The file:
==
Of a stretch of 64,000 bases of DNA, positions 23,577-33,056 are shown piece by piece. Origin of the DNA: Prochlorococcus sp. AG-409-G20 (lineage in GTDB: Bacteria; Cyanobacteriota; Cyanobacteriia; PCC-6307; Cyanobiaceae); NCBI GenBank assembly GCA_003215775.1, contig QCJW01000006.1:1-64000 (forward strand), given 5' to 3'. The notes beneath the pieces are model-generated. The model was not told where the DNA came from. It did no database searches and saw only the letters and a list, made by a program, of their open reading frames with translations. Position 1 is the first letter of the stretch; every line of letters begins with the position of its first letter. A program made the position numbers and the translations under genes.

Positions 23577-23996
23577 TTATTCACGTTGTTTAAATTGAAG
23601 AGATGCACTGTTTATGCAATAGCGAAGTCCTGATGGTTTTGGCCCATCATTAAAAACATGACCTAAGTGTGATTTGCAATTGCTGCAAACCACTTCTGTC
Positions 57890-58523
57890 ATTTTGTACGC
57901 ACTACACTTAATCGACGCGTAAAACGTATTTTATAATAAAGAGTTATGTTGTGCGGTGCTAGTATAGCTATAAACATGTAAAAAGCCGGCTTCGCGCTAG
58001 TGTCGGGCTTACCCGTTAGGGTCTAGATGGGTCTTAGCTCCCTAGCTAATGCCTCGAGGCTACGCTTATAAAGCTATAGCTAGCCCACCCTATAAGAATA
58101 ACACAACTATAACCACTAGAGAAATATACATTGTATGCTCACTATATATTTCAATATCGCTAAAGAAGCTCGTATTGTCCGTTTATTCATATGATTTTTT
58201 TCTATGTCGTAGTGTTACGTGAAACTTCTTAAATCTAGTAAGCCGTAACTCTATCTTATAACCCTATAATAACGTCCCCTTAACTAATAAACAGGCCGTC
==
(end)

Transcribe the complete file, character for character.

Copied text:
Of a stretch of 64,000 bases of DNA, positions 23,577-33,056 are shown piece by piece. Origin of the DNA: Prochlorococcus sp. AG-409-G20 (lineage in GTDB: Bacteria; Cyanobacteriota; Cyanobacteriia; PCC-6307; Cyanobiaceae); NCBI GenBank assembly GCA_003215775.1, contig QCJW01000006.1:1-64000 (forward strand), given 5' to 3'. The notes beneath the pieces are model-generated. The model was not told where the DNA came from. It did no database searches and saw only the letters and a list, made by a program, of their open reading frames with translations. Position 1 is the first letter of the stretch; every line of letters begins with the position of its first letter. A program made the position numbers and the translations under genes.

Positions 23577-23996
23577 TTATTCACGTTGTTTAAATTGAAG
23601 AGATGCACTGTTTATGCAATAGCGAAGTCCTGATGGTTTTGGCCCATCATTAAAAACATGACCTAAGTGTGATTTGCAATTGCTGCAAACCACTTCTGTC
Positions 57890-58523
57890 ATTTTGTACGC
57901 ACTACACTTAATCGACGCGTAAAACGTATTTTATAATAAAGAGTTATGTTGTGCGGTGCTAGTATAGCTATAAACATGTAAAAAGCCGGCTTCGCGCTAG
58001 TGTCGGGCTTACCCGTTAGGGTCTAGATGGGTCTTAGCTCCCTAGCTAATGCCTCGAGGCTACGCTTATAAAGCTATAGCTAGCCCACCCTATAAGAATA
58101 ACACAACTATAACCACTAGAGAAATATACATTGTATGCTCACTATATATTTCAATATCGCTAAAGAAGCTCGTATTGTCCGTTTATTCATATGATTTTTT
58201 TCTATGTCGTAGTGTTACGTGAAACTTCTTAAATCTAGTAAGCCGTAACTCTATCTTATAACCCTATAATAACGTCCCCTTAACTAATAAACAGGCCGTC